Some businesses thrive in a converted residential property. Business owners might turn their home into their business’s home if they’re looking to move, are underwater on their mortgage, or for any number of other reasons. Relocating your business to your home can have a number of financial implications, including how much property tax you must pay on the house.
Property Tax Calculation
The amount that you pay in property tax is calculated by multiplying the assessed value by the tax rate. State and local governments set the tax rate. The assessed value can change year to year, as the fair market value of the property changes and the assessment rate changes. If your home transformation lowers the residential value of your property, you could lower your overall property tax bill. Substantial interior remodeling that makes the home less attractive as a residential property, such as a reception counter in the entryway, could persuade an assessor that your home is worth less as a residence because of its current use.
Reassessing Property Value
Because property taxes are administered by local governments, there’s an insurmountable variety of rules and procedures different assessors’ offices use in setting the value of your property. Many conduct their own assessments every few years, which could mean your home is still valued at residential use several years later. Contact your assessor’s office to learn the procedure for reassessing your home, and how your assessed value is calculated.
Before you can move your business to your home, you need to check the zoning ordinances and see what restrictions apply. Most homes are zoned residential, with ordinances limiting the amount of parking, visitors and employees at the location. Codes might also restrict modifications and displays, such as billboards. While these restrictions might make your home worth less as a business location, tax law might only let the assessor value it as a residential property.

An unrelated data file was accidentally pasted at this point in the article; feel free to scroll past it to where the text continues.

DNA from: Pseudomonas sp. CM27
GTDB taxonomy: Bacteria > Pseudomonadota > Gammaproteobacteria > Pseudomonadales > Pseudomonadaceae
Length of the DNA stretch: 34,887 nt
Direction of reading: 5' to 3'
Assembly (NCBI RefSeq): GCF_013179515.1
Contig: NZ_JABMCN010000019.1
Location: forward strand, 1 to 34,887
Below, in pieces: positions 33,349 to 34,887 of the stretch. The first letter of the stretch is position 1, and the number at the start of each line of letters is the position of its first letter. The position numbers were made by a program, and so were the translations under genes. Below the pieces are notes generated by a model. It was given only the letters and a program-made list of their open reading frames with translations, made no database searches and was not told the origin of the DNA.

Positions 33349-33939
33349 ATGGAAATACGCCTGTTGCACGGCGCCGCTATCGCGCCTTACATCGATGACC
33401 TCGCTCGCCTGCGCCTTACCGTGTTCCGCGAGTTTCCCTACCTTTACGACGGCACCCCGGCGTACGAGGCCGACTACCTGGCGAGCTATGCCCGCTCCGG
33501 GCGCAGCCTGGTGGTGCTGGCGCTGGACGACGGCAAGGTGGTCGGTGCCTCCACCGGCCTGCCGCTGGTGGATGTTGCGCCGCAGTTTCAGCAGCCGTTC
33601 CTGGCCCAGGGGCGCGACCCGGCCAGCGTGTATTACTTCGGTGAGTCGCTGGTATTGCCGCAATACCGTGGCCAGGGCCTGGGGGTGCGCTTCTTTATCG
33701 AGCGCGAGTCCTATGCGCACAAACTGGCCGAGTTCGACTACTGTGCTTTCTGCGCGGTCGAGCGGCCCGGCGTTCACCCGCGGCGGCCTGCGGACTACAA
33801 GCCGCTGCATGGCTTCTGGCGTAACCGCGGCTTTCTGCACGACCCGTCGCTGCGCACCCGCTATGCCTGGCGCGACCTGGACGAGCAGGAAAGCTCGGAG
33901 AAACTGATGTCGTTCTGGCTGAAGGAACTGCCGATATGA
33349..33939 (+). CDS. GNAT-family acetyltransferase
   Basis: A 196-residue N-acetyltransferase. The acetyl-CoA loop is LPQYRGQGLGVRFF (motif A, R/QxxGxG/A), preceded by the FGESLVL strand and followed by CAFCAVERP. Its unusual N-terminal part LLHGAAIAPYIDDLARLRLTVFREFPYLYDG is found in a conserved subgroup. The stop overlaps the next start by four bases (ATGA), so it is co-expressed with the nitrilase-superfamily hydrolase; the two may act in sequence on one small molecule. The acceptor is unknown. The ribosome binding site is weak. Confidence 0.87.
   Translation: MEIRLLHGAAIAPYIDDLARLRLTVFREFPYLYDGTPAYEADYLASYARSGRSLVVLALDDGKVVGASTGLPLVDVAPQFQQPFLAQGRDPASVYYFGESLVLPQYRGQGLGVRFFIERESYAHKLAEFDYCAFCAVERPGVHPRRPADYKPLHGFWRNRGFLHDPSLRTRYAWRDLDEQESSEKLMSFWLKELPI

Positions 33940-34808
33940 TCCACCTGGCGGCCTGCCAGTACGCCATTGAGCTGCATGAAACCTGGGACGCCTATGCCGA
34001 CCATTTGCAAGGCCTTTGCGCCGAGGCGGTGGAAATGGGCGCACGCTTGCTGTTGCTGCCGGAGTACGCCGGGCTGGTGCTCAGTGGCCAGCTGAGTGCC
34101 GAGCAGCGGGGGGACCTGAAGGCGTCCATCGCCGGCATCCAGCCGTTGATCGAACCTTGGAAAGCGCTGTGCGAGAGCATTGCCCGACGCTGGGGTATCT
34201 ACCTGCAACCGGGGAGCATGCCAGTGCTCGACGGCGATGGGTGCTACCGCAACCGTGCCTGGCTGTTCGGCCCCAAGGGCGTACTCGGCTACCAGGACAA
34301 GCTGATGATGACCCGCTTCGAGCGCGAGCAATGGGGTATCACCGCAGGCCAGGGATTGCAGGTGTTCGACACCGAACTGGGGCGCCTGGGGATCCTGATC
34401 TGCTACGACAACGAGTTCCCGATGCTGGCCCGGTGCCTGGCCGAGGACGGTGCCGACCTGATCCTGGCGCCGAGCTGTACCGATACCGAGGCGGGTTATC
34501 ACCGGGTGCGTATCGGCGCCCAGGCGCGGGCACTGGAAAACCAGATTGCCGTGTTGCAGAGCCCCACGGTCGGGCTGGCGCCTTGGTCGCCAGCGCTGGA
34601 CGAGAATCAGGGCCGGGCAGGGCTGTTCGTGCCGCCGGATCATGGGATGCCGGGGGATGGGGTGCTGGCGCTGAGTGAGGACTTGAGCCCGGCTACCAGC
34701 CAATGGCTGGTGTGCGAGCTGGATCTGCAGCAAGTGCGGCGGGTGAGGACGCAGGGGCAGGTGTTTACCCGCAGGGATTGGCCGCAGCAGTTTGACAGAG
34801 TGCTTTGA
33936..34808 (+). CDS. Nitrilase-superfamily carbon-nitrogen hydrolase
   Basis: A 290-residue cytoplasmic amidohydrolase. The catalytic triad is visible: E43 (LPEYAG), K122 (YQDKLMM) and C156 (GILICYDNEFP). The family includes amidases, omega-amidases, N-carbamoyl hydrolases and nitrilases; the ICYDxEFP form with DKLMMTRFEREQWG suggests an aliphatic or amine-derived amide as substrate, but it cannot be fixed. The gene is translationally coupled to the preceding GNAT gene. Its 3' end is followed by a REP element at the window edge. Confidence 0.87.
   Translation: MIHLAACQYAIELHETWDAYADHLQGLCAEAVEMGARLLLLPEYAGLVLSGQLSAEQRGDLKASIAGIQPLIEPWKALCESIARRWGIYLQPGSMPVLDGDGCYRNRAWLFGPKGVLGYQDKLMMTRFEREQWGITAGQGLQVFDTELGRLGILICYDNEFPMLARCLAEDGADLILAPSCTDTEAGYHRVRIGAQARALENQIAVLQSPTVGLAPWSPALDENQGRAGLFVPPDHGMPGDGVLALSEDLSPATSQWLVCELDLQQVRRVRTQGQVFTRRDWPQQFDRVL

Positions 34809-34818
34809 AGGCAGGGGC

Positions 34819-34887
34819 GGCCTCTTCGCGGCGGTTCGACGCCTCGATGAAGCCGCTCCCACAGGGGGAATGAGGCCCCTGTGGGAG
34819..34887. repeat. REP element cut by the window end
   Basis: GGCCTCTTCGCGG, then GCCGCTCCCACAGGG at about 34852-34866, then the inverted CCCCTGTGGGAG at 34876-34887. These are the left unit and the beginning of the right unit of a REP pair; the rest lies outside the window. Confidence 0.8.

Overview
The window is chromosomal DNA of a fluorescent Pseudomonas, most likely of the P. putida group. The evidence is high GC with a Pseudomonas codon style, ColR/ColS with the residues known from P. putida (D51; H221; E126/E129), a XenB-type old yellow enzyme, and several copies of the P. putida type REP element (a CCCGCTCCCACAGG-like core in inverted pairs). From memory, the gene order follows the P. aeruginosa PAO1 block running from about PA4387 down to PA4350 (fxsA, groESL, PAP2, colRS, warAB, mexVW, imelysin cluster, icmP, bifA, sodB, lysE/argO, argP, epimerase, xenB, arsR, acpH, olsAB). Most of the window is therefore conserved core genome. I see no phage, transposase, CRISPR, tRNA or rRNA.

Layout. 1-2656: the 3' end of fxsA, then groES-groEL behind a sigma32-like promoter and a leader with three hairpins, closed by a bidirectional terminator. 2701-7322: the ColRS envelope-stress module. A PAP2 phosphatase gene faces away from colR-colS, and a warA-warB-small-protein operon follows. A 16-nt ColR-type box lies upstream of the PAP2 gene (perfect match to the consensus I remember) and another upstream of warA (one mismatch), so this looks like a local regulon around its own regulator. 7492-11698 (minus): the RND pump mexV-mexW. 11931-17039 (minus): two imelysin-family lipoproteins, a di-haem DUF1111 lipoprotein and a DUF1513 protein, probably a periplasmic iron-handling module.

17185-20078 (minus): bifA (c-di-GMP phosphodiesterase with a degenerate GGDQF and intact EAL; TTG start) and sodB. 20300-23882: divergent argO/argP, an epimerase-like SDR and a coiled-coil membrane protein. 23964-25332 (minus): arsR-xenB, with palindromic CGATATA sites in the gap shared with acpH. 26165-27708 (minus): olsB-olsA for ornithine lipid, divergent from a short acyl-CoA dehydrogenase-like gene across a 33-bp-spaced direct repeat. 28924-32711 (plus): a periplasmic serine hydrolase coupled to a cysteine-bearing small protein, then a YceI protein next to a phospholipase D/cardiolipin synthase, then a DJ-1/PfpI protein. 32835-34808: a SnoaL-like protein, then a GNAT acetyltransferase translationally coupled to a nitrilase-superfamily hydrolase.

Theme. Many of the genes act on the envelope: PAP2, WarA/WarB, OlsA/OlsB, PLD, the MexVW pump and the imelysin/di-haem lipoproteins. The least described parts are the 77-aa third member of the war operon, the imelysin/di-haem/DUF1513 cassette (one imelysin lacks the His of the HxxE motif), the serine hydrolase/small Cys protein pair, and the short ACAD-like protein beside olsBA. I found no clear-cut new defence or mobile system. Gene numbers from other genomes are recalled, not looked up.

Depending on your business, you might be able to downsize and work out of a spare room in your home. A home office likely won’t affect your property value, but might qualify for a federal income tax deduction. The space must be used regularly and exclusively for the business for you to take the deduction. Home office expense includes your office’s proportion, by square foot, of your property tax. While property tax is ordinarily deductible on federal income taxes, including it as a business expense allows you to decrease your taxable income even if you don’t itemize your taxes.
Sean Butner has been writing news articles, blog entries and feature pieces since 2005. His articles have appeared on the cover of "The Richland Sandstorm" and "The Palimpsest Files." He is completing graduate coursework in accounting through Texas A&M University-Commerce. He currently advises families on their insurance and financial planning needs.